Tuesday, December 12, 2006

Postgres: allow dynamic IPs in pg_hba.conf

If you don't want to open access to PostgreSQL to any external IP, but occasionally do need access from a particular address, you can edit pg_hba.conf. I needed this often enough that I wrote a script to make the procedure easier. What i now do is:
  • Open an ssh connection to the server
  • Start the pg_open script
The script takes care of getting your current IP from the ssh connection, adding it to pg_hba.conf and telling postgres to reload pg_hba.conf

Since the end of pg_hba.conf is usually to deny all access, the line to allow your IP needs te be before that. So you need some specific text in the file to let the script know where to put your IP, and that specific text must be configured in the script.

Here is the pg_open script:

# open postgres access to current ssh client

my $conf_file = '/etc/postgresql/pg_hba.conf';
my $reload_cmd = '/etc/init.d/postgresql reload';
# the following 2 markers must exist in the file
my $mark_start = '#---- Temporary access for dynamic IP ----';
my $mark_end = '#---- End Temporary access for dynamic IP ----';

my $VERSION = 0.1;

use strict;

my ($ip, $confblock_new);

## find the IP, using the SSH_CLIENT environment variable
if ( $ENV{SSH_CLIENT} =~ /((?:\d{1,3}\.){3}\d{1,3})/ ) {
$ip = $1;
$confblock_new = "\n$mark_start\n"
. "#Allow current SSH connection (" . scalar(localtime) . " user=$ENV{USER})\n"
. join("\t", "host", "all", "all", $ip, "", "trust")
. "\n$mark_end\n";
else {
die "Could not find ip of current SSH user (\$SSH_CLIENT=$ENV{SSH_CLIENT})\n";

## make a backup of the file
system("cp", $conf_file, "$conf_file.bak") == 0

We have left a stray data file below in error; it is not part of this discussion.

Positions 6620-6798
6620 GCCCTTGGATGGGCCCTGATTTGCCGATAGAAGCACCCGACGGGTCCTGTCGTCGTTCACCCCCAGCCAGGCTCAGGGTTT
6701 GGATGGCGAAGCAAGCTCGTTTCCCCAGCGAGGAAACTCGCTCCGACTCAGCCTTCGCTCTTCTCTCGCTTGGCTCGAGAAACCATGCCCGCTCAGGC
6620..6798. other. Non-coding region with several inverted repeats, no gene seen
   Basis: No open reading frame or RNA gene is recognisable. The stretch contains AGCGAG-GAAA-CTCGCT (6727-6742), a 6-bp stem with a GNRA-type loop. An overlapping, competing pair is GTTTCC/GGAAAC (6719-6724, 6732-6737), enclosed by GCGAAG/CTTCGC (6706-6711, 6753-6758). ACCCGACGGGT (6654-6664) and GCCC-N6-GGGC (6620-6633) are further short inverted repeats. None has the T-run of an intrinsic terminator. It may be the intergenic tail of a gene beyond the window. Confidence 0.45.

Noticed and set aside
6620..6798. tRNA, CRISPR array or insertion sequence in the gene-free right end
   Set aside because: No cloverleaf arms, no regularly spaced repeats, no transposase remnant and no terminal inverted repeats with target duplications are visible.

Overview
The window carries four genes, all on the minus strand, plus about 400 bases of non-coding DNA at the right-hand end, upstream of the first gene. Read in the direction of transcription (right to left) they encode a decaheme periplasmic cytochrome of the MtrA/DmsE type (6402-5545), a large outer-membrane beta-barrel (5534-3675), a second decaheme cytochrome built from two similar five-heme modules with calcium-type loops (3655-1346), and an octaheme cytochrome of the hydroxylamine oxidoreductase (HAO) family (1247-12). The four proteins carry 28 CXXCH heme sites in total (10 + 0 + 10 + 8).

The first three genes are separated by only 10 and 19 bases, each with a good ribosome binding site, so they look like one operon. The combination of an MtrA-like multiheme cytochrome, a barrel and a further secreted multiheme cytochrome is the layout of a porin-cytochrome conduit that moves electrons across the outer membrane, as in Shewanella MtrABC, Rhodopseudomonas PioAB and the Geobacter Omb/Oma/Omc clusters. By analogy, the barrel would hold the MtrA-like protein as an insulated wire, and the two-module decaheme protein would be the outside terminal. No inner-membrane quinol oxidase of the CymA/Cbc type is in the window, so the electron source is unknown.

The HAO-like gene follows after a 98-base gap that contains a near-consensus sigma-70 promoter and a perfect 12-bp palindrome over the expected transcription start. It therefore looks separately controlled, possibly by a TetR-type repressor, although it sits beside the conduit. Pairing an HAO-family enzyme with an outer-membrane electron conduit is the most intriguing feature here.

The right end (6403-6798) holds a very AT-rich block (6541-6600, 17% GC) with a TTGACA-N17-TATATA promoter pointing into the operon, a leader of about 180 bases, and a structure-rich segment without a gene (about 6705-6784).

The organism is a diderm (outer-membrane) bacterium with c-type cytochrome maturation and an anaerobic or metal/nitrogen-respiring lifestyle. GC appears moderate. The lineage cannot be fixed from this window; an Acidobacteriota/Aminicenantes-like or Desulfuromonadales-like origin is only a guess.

or die "Could not create backup of $conf_file ($!)\n";

## Get file, and replace the relevant block
open(F, "$conf_file")
or die "Cannot read $conf_file: $!\n";
undef $/;
my $conf = <F>;
close F;

$conf =~ s/\n$mark_start\n.*?\n$mark_end\n/$confblock_new/s
or die "Could not find markers in file\n";

## Write new temp file then rename it to the right file name
open(NEW, ">$conf_file.new")
or die "Could not create new file $conf_file.new ($!)\n";
print NEW $conf
or die "Could not write new file $conf_file.new ($!)\n";
close NEW;

rename("$conf_file.new", $conf_file)
or die "Could not rename $conf_file.new to $conf_file ($!)\n";

## Finally signal postmaster to reload the new file
system($reload_cmd) == 0
or die "Could not reload postgresql ($!)\n";
The limitations are that, as it is, it will only allow one such connection at a time. Also, there should be a timeout or some cron job which removes the allowed IP after some time.


Saturday, December 02, 2006

Unread Mail on logon screen

If you use the "Fast user switching" welcome screen in Windows XP, it may tell you "You have x unread mails". Sounds cool, except that it's often wrong, so it is mostly annoying. The "feature" is explained on Microsoft's site.

To get rid of the silly thing, I found the solution here, under "100. Disable Unread Mail on the Welcome Screen".

It's a "per user" setting, so to disable it for everyone, every user needs to login and run this registry file: no-unread-mail-on-logon.reg.

(Your browser will probably not let you run it directly over the web, so you will have to save it somewhere where every user can access it, and double-click it there)